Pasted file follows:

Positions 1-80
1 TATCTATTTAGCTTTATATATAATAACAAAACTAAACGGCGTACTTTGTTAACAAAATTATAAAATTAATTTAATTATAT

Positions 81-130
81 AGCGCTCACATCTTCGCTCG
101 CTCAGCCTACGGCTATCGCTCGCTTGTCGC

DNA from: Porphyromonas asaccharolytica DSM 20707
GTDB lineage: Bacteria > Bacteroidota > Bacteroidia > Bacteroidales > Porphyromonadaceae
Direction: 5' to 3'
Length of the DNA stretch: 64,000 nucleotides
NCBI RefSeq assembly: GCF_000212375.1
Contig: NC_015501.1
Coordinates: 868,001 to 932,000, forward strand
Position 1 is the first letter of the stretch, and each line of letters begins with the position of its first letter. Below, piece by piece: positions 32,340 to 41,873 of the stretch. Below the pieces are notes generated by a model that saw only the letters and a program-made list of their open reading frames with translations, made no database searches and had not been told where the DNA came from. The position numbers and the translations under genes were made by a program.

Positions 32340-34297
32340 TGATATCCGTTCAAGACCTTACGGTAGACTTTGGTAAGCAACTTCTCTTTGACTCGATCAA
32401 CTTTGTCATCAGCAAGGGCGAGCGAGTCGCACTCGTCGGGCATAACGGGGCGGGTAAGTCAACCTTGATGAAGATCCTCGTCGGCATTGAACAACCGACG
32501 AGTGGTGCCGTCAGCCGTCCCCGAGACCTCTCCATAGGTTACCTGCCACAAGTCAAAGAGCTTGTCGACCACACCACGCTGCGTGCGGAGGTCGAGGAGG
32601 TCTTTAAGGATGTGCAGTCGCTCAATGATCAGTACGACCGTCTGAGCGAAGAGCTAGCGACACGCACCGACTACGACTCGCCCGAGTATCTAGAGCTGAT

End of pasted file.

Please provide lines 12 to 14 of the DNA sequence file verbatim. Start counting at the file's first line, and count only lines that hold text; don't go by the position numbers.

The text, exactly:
Coordinates: 868,001 to 932,000, forward strand
Position 1 is the first letter of the stretch, and each line of letters begins with the position of its first letter. Below, piece by piece: positions 32,340 to 41,873 of the stretch. Below the pieces are notes generated by a model that saw only the letters and a program-made list of their open reading frames with translations, made no database searches and had not been told where the DNA came from. The position numbers and the translations under genes were made by a program.

Positions 32340-34297